The Roman name for the plant was Salvia coming from the word “salvare” or “ salus” meaning health
Lemon balm • Latin name: Melissa officinali
Healed stings and bites • Attracted bees to encourage to return to their hive. • Drunk in a tea or wine for medicinal healing properties. • Perfume
Good king Henry • Latin name: Blitum bonus-henricus
Leaves cooked for food • A laxative (seeds eaten) • To help heal sores
Activity 2: Roman Herb Garden Card Games
To play these games you'll need to download and print the whole set of cards here. For these activities you will need a pair of scissors. Please ask someone before using them, and always ask for help if you need it.
Match Maker (1 or more players)
• Print and cut out the picture and herb description flash cards.
• Mix-up each group of cards and lay face up on a table.
• Try to match the picture with the correct description.
• You can check your answers on the Roman herb information sheet
Memory (2-4 players)
• You will need two complete sets of flash cards.
• Mix up the cards.
• Lay them in rows, face down.
• Turn over any two cards.
• If the two cards match, keep them.
• If they don't match, turn them back over.
• Try to remember what was on each card and where it was.
• Watch and remember during the other player's turn.
• The game is over when all the cards have been matched.
Snap (2 players)
• You will need two complete sets of flash cards
• Mix all the cards up.
• Deal out the cards to each player with the pictures and words down.
• Each player turns over a card at the same time. If the cards are the same, the first person to yell SNAP wins the cards.
• The winner is the person who wins all the cards.
Activity 3: Illustrated Roman Herb Garden Booklet
For this activity you will need some paper, pencils, crayons, markers, watercolours or magazine clippings, card, and something to attach all the sheets of paper to make a book.
• Look at each herb picture.
• On a sheet of paper make your own picture of one of the herbs. You can use collage, paint, draw or use any combination of materials you have at home to make your pictures.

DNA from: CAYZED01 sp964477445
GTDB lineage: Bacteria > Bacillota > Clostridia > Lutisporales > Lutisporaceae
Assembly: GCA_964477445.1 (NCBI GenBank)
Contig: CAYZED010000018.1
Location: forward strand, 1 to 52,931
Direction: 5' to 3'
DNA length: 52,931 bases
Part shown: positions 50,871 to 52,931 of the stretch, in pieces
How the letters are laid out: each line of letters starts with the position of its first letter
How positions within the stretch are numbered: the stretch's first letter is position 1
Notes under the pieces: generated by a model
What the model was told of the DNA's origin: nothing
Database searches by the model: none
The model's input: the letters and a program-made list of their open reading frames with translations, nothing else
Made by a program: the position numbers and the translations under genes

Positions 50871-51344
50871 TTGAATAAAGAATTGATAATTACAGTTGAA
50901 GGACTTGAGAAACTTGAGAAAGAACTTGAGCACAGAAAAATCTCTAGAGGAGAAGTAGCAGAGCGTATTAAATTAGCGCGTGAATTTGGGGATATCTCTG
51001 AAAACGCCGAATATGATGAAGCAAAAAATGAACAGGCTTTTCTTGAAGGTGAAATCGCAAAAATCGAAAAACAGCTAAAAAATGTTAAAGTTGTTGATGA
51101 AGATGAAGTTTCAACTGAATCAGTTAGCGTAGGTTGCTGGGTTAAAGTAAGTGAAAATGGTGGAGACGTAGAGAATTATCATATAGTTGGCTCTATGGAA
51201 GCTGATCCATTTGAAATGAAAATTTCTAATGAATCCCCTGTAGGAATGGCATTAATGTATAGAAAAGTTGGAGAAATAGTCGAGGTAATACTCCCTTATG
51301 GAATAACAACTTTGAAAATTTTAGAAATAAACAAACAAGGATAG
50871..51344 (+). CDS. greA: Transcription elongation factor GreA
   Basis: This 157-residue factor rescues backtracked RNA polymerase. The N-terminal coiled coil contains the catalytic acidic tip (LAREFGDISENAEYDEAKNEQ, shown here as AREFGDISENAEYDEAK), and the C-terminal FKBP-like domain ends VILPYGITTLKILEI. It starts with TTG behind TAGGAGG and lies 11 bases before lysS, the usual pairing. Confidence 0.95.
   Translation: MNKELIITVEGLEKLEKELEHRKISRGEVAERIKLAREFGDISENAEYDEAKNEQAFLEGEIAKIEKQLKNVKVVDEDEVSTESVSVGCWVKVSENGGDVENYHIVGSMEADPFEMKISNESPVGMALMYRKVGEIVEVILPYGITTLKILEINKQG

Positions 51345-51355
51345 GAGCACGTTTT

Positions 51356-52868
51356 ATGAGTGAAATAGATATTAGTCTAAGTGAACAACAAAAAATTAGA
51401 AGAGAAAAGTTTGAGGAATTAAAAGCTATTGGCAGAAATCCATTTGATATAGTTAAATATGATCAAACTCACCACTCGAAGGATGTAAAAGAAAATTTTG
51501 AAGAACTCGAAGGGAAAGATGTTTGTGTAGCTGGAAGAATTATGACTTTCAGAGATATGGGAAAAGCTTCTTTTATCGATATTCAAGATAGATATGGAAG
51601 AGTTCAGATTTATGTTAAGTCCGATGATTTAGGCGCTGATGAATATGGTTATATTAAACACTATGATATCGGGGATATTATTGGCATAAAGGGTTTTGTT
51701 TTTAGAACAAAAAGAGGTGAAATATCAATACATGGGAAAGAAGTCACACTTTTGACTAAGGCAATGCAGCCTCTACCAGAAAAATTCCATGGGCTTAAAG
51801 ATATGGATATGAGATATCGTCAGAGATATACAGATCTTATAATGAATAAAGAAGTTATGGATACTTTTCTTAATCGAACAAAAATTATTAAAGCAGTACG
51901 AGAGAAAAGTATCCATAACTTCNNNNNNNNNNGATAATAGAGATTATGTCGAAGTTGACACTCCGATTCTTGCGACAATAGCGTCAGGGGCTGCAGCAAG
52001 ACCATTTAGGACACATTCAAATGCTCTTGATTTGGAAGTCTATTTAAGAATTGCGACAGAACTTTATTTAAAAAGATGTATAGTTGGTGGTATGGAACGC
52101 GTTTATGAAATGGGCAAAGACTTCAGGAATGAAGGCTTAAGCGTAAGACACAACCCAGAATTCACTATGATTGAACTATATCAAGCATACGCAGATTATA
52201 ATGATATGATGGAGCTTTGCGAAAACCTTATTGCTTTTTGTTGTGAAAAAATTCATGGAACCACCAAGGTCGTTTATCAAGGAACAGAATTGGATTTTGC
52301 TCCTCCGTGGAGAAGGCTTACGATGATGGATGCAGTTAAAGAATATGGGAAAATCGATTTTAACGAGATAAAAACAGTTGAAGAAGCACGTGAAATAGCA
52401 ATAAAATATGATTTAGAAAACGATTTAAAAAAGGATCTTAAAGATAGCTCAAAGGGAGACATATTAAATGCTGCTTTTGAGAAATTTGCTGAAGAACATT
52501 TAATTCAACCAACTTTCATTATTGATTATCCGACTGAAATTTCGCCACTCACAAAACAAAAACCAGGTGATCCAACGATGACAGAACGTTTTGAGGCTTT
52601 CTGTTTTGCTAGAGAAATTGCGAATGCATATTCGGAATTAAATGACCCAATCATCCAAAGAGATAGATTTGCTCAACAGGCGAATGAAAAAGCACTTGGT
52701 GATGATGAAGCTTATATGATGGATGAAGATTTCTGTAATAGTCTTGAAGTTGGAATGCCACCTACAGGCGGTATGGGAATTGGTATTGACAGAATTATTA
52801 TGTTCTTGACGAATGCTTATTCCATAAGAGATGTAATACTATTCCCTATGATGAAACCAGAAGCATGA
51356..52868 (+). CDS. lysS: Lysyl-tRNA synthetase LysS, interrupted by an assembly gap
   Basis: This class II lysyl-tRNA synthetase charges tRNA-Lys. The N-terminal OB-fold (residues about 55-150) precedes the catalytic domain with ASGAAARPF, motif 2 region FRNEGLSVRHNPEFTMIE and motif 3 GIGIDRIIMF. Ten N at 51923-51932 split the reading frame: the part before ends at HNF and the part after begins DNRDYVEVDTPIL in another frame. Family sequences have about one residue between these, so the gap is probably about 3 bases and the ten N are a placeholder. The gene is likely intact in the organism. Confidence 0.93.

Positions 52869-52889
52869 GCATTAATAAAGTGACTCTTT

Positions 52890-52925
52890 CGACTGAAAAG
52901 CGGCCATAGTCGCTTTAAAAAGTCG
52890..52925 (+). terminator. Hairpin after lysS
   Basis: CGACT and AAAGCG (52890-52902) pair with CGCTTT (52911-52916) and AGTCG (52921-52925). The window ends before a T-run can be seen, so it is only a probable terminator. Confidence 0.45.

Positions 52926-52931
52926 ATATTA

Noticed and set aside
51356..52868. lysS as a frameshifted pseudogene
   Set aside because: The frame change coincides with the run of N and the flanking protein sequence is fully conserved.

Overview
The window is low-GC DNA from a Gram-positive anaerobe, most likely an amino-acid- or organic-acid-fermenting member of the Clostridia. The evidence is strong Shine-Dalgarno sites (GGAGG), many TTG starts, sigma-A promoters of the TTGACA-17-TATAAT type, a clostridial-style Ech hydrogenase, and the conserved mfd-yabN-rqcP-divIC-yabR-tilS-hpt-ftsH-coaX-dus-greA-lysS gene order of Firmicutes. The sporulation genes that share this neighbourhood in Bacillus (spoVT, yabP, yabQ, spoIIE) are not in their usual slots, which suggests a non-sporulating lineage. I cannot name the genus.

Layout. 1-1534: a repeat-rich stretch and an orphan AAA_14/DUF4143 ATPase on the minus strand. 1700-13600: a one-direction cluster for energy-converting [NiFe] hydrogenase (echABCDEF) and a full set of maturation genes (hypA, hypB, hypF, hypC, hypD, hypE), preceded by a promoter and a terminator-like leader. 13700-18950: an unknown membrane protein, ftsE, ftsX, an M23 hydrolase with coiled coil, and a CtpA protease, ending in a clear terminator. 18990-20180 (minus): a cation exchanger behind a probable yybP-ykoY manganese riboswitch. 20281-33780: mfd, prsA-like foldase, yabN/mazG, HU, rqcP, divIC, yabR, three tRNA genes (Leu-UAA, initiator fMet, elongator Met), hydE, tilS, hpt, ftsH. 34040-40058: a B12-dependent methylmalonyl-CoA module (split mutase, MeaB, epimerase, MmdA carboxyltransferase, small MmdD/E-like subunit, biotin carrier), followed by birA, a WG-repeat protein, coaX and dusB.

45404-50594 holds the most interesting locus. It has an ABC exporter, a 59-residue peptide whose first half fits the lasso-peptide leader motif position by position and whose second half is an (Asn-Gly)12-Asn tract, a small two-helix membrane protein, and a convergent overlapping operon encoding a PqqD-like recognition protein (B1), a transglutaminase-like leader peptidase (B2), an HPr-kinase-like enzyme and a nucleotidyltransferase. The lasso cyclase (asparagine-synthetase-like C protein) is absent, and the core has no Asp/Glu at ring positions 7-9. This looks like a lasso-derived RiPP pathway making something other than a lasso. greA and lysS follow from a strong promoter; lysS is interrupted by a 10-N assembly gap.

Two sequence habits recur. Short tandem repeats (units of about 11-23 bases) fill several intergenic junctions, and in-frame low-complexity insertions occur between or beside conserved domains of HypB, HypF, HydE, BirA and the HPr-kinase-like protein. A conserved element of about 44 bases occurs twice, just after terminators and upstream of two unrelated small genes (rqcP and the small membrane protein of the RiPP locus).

• Put the name of the herb and any other information you want on the paper to describe the herb. • Do this for each herb.
• Create a cover for your book. You can use a blank sheet of paper, card, or a cut up cereal box.
• Decorate your cover any way you like.
• When you have finished, attach all pages together to make a book. You can use staples, tape, or a hole punch and string, ribbons etc.
• The next time you visit Arbeia, bring your book and see if you can find the herbs in our garden. If you want, you can touch and smell the herbs.
Activity 4: Container Herb Garden @Home
Let’s make a portable herb garden. For this activity you will need a few empty containers, such as cans, milk cartons, yoghurt pots, jam jars, or even a tea cup, soil, and materials to make decorations and labels, such as tape, paper, card, ribbons, string etc. and seeds or plants.
• Look at the herb growers cheat sheet above. Decide if you want to grow and keep your herbs inside or outside and select the appropriate plants you wish to pot or grow.
• Next make sure the containers you decide to use are clean and there are no rough edges that can cause injury.
• Decorate your container and or make a tag that identifies the herb.
• Now fill your container with soil.
• Add a few seeds to each container or plant your potted herb in the soil.
• Water the seeds or plant.
• Display your containers together on your windowsill or in your garden and watch them grow.
• How many Roman herbs do you have in your home already? What do you use them for?
Examples of a herb garden: